Israel and New Zealand in diplomatic row over rejected ambassador
New Zealand does not have a separate embassy in Israel as well as many other countries near it. The island nation’s embassy in Turkey has to handle ties with quite a number of nations, including Jordan, Georgia and Azerbaijan. Until recently it was also responsible for New Zealand’s relations with both Israel and the Palestinian Authority (PA).
Israel’s Foreign Ministry however refused to allow New Zealand’s new ambassador to the region, Jonathan Curr, to present his credentials to President Reuven Rivlin.
Curr’s meeting with the Israeli president was canceled after he informed the country’s Foreign Ministry that he also planned to visit Ramallah for an official ceremony with PA president Mahmoud Abbas.
“A few days ago, Israel advised New Zealand that it would not accept as ambassador a person who was also a representative to the Palestinian Authority," New Zealand’s Foreign Minister Murray McCully said in a statement on Monday, according to AP.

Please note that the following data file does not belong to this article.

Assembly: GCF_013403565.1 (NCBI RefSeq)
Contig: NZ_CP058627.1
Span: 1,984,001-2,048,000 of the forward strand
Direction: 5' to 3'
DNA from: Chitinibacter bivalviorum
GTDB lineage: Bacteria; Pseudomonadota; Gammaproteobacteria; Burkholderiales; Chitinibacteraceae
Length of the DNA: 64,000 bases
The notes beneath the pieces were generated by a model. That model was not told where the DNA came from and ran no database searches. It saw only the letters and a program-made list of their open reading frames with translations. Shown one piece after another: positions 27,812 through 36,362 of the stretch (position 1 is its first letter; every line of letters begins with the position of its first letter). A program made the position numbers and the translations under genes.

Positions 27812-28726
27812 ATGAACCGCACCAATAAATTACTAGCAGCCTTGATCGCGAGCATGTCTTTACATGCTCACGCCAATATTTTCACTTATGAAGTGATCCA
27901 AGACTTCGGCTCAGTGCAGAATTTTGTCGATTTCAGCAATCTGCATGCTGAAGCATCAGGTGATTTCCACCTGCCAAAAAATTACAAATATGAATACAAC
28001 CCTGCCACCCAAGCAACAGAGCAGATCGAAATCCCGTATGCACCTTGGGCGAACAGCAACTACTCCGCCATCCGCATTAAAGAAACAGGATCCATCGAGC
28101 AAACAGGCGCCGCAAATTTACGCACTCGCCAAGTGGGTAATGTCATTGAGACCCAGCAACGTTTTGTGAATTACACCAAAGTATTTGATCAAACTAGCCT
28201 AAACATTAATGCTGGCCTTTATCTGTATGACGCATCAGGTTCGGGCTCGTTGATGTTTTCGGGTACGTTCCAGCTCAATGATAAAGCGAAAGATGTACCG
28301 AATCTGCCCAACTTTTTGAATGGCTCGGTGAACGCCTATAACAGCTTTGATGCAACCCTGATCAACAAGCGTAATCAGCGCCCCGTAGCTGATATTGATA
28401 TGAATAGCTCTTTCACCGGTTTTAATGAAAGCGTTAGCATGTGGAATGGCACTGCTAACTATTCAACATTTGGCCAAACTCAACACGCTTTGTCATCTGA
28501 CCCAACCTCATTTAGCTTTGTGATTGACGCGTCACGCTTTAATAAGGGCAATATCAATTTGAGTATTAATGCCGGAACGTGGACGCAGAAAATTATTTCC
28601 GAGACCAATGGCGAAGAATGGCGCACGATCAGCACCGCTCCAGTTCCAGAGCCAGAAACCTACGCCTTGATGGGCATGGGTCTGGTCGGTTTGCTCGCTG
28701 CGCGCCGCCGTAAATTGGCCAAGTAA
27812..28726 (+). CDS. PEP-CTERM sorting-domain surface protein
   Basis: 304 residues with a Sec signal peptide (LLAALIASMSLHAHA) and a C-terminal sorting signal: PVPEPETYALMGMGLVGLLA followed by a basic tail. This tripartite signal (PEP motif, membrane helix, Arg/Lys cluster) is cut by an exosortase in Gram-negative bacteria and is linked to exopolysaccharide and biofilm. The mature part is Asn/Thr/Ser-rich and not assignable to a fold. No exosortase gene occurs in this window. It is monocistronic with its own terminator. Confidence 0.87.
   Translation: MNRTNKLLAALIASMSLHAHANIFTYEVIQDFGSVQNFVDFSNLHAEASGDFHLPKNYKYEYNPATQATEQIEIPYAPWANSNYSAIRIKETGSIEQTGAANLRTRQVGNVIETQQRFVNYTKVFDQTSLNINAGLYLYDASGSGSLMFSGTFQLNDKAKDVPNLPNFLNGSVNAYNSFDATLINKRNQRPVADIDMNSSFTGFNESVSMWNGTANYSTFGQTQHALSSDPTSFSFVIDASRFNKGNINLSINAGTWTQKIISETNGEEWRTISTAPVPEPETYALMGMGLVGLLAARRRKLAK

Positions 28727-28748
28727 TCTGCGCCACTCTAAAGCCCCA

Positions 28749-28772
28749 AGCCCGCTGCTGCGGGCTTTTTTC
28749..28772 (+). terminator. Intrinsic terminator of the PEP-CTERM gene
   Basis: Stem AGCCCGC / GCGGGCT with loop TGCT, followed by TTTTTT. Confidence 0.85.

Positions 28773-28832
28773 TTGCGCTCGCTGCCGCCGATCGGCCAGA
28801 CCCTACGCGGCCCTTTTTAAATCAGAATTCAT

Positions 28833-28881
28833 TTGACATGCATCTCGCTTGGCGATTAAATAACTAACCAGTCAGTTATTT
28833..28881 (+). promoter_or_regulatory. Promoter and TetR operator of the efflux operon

New Zealand’s authorities are perplexed, because Curr’s two predecessors also did both the jobs and Israel never protested.
Senior officials at the Israeli Foreign Ministry explained to the new ambassador that his mistake could actually be informing Israel of his meeting with Abbas, according to Haaretz.
The same source says the Foreign Ministry suggested that a lower-level diplomat from New Zealand’s embassy could maintain ties with the PA, which infuriated Curr who reportedly said New Zealand was capable of deciding for itself how to handle its diplomacy.
Israel eventually tried to play down the situation, saying it was no more than a "protocol principle."
"The issue in question is totally unconnected to the good relations between the two countries," The Israeli Embassy in Wellington said in a statement.
On Sunday, Foreign Minister Avigdor Lieberman decided not to allow any exceptions to the regulations.
New Zealand Prime Minister John Key said he was looking into the issue to find out if Israel was sending a particular message by the move.
"I don't know. Maybe… I wouldn't want to read too much into it. Let's see," he said.
New Zealand has been generally perceived as a pro-Israel country. However, it voted in favor of giving Palestine non-member observer status at the UN in 2012.
New Zealand’s Prime Minister said having a separate ambassador for Israel could be “pretty inconvenient," as the country does not have a “massive representation in that part of the world."